Most of all, L wouldn’t have to cope with the agonies she finds in my life. She wouldn’t have to face all the fears and difficulties that seem inevitable in my adult life. What is exciting to me is intolerable to her. I find it impossible to give her space to breathe when I know she’s easier to manage when suffocated because I don’t have time for the dramas she brings. She could stay curled up with T and be loved in that world. She’d be happiest there.


The last few weeks have been brilliant and difficult. I’ve had a lovely holiday, done lots of wedding planning, seen friends and enjoyed work. Life is fun and fulfilling and packed with love. I’ve also harmed, considered antidepressants and spent literally hours in a fog of ‘not quite here’. T has suggested I blog about it but I have struggled because what is there to say? Nothing specific is bad – in fact it is the total opposite. Everything is good! Yet still this depressed feeling has stuck around and has then been compounded by me feeling like life is too good to be feeling this way. I know that I am definitely remembering this with rose tinted specs but at least when life was crap, feeling crap was expected. It felt validated. Right now I just feel like some sort of pathetic loser who can’t enjoy the full power of the happiness right in front of her.

Yesterday my fiancé and I went for a very long beach walk and finally talked about the black cloud that’s been hanging around. He said he finds it difficult because he doesn’t know how to help. I said I find it difficult because there isn’t actually anything wrong except how much I hate myself for feeling like this when there isn’t anything wrong. So we agreed to just wait it out. Oh – and buy a sunlight lamp. This time of year always feels rubbish, so it might help.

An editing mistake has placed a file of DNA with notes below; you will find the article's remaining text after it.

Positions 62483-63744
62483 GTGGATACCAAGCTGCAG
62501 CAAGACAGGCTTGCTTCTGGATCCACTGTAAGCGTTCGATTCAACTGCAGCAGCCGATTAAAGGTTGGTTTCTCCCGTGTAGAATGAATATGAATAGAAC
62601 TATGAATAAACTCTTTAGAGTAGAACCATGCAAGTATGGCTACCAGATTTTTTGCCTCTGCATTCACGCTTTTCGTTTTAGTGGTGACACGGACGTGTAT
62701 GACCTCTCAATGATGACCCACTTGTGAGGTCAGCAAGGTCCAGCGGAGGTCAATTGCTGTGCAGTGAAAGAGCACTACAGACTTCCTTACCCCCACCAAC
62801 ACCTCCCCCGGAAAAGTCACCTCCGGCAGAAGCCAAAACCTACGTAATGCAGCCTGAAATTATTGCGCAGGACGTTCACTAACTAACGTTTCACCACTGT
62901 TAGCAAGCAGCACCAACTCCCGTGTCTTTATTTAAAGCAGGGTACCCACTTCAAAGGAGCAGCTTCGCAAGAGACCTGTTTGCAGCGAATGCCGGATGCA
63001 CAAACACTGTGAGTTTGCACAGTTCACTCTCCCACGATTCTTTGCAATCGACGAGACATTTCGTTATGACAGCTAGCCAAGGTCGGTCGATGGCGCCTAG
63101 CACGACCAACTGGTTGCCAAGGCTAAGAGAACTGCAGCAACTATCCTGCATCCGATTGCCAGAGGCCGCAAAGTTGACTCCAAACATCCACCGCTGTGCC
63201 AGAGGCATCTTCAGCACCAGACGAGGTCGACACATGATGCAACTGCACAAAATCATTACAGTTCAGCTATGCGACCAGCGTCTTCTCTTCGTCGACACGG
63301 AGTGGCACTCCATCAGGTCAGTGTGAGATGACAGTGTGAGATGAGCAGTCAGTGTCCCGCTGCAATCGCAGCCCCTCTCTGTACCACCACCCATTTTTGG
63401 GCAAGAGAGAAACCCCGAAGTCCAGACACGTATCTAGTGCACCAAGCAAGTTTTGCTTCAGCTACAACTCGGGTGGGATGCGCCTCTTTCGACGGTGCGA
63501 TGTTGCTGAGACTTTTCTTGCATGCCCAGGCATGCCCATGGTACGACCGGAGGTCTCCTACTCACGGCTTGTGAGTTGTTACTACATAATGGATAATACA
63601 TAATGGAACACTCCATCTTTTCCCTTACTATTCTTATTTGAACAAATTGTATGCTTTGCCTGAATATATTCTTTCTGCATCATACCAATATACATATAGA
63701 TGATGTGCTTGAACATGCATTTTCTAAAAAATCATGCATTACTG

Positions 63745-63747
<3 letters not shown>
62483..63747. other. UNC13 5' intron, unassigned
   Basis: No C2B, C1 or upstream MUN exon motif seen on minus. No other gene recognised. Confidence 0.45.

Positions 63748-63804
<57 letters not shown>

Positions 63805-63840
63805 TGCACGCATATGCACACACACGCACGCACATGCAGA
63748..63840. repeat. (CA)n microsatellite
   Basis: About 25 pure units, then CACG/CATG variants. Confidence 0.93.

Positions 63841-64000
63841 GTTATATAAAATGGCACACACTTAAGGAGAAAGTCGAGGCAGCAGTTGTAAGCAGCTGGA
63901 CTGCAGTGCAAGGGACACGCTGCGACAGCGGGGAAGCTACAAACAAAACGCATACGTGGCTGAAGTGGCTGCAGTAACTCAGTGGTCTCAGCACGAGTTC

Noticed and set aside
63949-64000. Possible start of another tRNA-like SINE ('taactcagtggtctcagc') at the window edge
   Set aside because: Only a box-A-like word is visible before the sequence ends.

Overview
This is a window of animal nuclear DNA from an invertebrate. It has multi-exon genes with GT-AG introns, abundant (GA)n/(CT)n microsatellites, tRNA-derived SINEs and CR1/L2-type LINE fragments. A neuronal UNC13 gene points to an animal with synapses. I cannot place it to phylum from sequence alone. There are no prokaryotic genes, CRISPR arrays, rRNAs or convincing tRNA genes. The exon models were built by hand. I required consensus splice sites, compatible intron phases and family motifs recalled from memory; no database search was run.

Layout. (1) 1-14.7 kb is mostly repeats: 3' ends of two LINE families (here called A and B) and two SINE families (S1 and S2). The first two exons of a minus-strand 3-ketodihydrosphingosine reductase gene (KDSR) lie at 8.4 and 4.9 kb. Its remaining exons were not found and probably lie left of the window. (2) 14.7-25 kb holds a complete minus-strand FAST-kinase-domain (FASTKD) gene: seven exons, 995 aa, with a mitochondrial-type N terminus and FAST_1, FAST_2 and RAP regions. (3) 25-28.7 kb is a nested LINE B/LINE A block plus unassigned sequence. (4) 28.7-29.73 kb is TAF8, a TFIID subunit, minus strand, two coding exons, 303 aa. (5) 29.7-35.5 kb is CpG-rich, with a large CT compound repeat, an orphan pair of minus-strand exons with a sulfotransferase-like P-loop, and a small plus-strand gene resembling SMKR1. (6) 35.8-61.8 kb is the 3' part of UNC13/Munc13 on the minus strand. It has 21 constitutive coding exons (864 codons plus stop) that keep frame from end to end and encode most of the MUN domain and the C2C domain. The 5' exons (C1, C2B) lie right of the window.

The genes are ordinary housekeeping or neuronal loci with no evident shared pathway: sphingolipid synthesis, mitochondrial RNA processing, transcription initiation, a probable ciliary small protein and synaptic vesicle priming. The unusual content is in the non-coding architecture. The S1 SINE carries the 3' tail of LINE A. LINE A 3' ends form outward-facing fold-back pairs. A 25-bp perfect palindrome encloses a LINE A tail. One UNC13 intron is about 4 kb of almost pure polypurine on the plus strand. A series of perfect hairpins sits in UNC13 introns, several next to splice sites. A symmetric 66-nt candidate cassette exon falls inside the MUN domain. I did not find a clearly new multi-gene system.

Last night I cried properly for the first time since this feeling started. My poor fiancé lost hours of sleep to me bawling my eyes out and begging him not to leave me because I’m such an awful, horrible person. He gave me a bemused look and cuddled me to an unsettled sleep. Today I feel maybe a little brighter but still pretty lost. I have no answers and nobody else seems to either. 

This too shall pass?


3 responses »

  1. I think there’s always an adjustment period when things change, even when the change is a good one. It’s maybe going to take your brain a bit of time to get used to this new level of wellness. My therapist always says that sometimes it’s hard to tolerate the quietness and levelness of being emotionally healthy. Maybe that’s happening for you now? Try not to be too hard on yourself.
    you write so beautifully about your relationship with your therapist and I know she’s there for you whenever you need her.

  2. “Sometimes it’s hard to tolerate the quietness and levelness of being emotionally healthy” that feels very true. It’s very painful, whatever it is.

    She is always there. Bless her beautiful heart.

  3. Lovely piece, lovely conception of an imagined state. Is work being done to integrate Little and any other parts together? No need to answer. Perhaps, however, the difficulties you are describing here have to do with the need to go still further in treatment to a point of taking on Little’s pain fully and working it through so that all of you goes forward together.